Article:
Identifying the victims


Allan Clarke

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Sep 17, 2006
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I have had some correspondence from a friend in Nova Scotia which is of some interest. Three families wanted to have the names of their presumed ancestors inscribed on the headstones. Since there was no positive identification of these Titanic victims, a palaeo-DNA project was undertaken to determine if the remains could be conclusively identified. As it turned out, in two of these cases, the soil and drainage conditions in the Fairview Lawn Cemetery allowed the bodies to decompose to the point that no DNA samples could be taken. The third body was that of the unidentified child who was presumed to be about two years of age in 1912 and was thought to be Gosta Palsson. Enough teeth were found to determine that the child was less than one year of age and that he was not the Swedish boy. However, the DNA test is still going ahead to ensure accurate and verified results.
Allan
 

Hilda Jaschke

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Apr 22, 2003
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hello,just came across your post.I just read an article about this DNA and the little boy. Was it for certin that this little boy was not of this swedish family?
 
May 8, 2001
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Hilda. A while back we had a forensic expert on board named Tracy Oost that was involved in this. She had fascinating insite on the procedure, that is archived here on the board, but I haven't heard from her in a while. Maybe if she is lurking, she could catch this post and write. (Hope...)
Colleen
 

Hilda Jaschke

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Apr 22, 2003
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Colleen,thanks for the info! I hope we find out more on this particular subject.I really find it quite interesting.My mom is into Geneolgy and found out about this on one of her Geneolgy message boards,but it was narrowed down to 3 set of families that could possibly be a dna match and my mom's family might be one of those families! Which I think could be so awesome!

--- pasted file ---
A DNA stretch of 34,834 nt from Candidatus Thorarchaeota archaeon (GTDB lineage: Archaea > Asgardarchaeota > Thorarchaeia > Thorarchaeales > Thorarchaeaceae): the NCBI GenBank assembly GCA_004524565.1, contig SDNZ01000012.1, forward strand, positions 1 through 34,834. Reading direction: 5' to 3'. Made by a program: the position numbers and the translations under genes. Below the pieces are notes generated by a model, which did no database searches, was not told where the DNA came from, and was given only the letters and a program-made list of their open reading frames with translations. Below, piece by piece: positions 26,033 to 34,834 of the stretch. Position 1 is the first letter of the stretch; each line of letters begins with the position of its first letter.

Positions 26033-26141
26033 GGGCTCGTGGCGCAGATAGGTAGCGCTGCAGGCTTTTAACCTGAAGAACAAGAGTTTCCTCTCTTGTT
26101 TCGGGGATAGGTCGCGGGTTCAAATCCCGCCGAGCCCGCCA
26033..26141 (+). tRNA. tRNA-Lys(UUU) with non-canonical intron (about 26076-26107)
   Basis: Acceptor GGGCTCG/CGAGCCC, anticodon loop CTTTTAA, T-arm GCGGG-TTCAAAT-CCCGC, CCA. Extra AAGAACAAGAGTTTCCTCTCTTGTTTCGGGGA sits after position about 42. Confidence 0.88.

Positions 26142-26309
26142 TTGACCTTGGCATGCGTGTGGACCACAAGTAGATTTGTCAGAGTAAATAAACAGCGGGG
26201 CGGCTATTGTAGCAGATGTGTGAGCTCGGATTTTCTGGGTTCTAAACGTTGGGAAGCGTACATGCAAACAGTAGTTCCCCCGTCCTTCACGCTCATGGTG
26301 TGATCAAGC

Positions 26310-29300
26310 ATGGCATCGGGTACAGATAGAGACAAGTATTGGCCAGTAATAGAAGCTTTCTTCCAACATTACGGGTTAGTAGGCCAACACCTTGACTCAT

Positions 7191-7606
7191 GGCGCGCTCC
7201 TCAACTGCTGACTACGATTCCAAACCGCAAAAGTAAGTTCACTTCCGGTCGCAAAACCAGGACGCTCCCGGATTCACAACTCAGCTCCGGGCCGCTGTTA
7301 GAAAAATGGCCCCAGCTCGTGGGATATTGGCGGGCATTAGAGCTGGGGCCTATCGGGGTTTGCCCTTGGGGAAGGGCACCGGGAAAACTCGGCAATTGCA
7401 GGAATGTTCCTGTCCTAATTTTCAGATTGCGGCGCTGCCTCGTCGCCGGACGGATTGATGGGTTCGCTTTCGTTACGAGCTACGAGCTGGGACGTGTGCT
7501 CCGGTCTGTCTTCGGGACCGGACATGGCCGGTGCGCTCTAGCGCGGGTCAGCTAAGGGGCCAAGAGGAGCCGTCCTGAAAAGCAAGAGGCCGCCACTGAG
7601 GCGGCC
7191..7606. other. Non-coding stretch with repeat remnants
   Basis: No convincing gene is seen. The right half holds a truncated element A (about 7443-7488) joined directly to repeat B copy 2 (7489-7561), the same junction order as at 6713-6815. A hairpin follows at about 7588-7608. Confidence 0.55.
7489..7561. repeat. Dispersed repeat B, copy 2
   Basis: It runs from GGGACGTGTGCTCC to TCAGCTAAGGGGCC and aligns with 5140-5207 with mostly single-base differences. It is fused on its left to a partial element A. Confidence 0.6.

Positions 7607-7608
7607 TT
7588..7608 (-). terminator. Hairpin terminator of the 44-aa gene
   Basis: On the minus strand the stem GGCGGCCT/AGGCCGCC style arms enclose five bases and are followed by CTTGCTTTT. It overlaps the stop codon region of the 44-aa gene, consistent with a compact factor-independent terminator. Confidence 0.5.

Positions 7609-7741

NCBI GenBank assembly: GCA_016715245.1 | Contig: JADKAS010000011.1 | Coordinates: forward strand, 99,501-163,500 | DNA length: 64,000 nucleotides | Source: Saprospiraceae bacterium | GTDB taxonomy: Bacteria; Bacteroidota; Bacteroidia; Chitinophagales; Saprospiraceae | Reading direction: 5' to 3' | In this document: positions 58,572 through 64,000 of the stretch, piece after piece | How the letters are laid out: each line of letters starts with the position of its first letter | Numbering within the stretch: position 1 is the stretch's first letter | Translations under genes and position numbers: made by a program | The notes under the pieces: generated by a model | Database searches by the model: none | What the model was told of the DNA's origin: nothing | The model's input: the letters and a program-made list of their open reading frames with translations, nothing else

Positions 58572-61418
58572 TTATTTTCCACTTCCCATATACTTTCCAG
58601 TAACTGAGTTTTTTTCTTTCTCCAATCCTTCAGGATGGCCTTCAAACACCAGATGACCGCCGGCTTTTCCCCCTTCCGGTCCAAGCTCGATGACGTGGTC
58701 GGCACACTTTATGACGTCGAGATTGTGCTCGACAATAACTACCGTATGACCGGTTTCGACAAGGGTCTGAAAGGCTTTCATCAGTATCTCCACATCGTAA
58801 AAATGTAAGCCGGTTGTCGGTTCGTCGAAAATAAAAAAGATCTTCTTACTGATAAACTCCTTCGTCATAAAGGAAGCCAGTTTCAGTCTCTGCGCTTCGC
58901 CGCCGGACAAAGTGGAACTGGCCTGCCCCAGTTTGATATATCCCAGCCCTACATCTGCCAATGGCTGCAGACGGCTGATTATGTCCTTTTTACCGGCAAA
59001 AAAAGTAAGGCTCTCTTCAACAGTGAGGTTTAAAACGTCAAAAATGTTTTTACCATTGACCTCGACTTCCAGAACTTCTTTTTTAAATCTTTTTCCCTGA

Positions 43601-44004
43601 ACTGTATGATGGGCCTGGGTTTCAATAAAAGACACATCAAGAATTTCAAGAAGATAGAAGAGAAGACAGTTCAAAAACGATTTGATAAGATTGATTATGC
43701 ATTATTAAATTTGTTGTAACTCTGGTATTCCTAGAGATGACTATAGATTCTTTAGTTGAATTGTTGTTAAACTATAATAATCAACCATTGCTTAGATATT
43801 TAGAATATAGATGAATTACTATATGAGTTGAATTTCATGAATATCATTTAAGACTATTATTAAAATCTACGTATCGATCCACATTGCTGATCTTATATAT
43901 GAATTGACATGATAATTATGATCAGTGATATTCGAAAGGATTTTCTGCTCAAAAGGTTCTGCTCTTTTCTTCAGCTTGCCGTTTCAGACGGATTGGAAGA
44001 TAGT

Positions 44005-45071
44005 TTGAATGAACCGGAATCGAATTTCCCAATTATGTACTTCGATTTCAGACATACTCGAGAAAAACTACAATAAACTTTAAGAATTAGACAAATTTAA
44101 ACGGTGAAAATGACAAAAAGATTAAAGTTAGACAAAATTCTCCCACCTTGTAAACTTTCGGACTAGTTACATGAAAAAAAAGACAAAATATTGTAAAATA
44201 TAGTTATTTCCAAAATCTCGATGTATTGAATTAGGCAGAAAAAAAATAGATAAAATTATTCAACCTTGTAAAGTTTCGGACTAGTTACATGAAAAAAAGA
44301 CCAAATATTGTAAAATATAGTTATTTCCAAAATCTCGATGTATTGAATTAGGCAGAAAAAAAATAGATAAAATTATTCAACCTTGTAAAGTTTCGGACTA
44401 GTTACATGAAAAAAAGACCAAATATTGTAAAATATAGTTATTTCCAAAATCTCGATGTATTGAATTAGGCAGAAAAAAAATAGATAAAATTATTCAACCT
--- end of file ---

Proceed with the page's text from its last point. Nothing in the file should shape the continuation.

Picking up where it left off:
May 8, 2001
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Hilda. Yes, it would be a great closure to some of the families who are searching for answers. You are possibly a descendant of a Titanic survivor? Any way of introducing yourself and letting us know who you are related to?
Good luck to you and the family, tell your mom to stop by as well, and welcome aboard!
Colleen
 

Hilda Jaschke

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Apr 22, 2003
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Colleen,this relation is on my mom's dad's side.Under the name Goodwin.There was a Goodwin family in 3rd class.I haven't done much research myself,I don't have the time but my mom is doing the Geneolgy on both her parents side.She came across the article on one of her Geneolgy message boards for the Goodwins.I believe that they still plan to test the DNA of the Goodwins to compare to the childs DNA! Should be interesting.I'll let you all know what we hear!
 

Allan Clarke

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Sep 17, 2006
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Hello. The Pallson boy was over two years of age when the Titanic went down. The dental experts involved in the study said the child was under a year old, so it could not have been that poor little fellow.
Allan
 
May 8, 2001
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Ah yes, the Goodwin Family. To me, one of the saddest stories of family loss in the disaster.

Allan. Keep us posted! I haven't heard any more about it recently.

Colleen
 
May 8, 2001
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I heard back from Tracy Oost today. She is tied up with a forensics course she is teaching in Canada at the moment, but told me to pass on the message, for her.
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It would appear that the age of the child was grossly mis-estimated when he was recovered. I've been asked how this could possibly happen; if it could be because of bloating, or waterlogging, or because the little guy was disfigured in the sinking. The death record had no notations indicating any of these possibilities. The only thing I could think of is that the men involved in the recovery just weren't used to estimating the age of infants/small children. If you think about it, a lot of men in that day didn't have a lot of contact with their own children, except maybe for disiplinary purposes; childrearing was pretty exclusively a female pursuit. Even a lot of guys I know today can't estimate the age of babies very well, where women can.

I guess the big question now is if this is not the Paulson child or the Rice child who are the other possibilities. Any ideas?

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I wrote to her about your possibility, Hilda. If anyone else has any thoughts, she would appreciate them.

Colleen
 

Jason D. Tiller

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Dec 3, 2000
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Hi Colleen,

I'm thinking and I could be totally wrong on this, but what about Gilbert Sigvard Emanuel Danbom? It says in his bio that he was four months old, whereas all the other children in third class are a year or more older.

Best regards,

Jason
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Hilda Jaschke

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Apr 22, 2003
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Wow,that is great info Colleen! If we hear more on my side I will keep in touch with you all! I can see all the possibilities where the child's age could be misleading! I just hope wew can find out who this little guy belongs to!
 

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